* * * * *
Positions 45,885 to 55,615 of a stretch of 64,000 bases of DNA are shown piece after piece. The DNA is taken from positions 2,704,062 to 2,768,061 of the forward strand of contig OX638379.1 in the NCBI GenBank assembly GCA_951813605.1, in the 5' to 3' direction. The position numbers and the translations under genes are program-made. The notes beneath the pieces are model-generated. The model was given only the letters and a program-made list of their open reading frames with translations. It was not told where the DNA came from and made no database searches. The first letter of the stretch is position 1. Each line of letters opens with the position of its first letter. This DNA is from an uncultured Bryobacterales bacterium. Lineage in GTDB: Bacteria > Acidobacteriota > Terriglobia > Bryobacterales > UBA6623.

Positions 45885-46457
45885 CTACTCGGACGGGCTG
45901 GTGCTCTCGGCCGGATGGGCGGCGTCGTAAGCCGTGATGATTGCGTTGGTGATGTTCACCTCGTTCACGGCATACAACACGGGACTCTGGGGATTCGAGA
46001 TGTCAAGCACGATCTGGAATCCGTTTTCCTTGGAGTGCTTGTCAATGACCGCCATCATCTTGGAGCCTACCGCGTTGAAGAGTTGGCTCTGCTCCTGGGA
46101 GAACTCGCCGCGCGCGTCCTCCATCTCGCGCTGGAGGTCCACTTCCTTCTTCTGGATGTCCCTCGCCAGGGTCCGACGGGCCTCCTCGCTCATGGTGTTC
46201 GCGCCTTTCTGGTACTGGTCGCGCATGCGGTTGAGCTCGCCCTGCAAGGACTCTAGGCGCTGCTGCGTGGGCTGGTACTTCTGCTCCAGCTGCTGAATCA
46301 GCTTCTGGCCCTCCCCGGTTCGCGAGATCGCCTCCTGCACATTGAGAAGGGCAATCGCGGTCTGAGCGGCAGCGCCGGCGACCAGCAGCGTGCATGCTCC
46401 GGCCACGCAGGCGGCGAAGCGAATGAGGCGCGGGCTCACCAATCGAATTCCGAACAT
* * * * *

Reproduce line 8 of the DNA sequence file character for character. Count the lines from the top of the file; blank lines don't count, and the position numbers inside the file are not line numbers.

46301 GCTTCTGGCCCTCCCCGGTTCGCGAGATCGCCTCCTGCACATTGAGAAGGGCAATCGCGGTCTGAGCGGCAGCGCCGGCGACCAGCAGCGTGCATGCTCC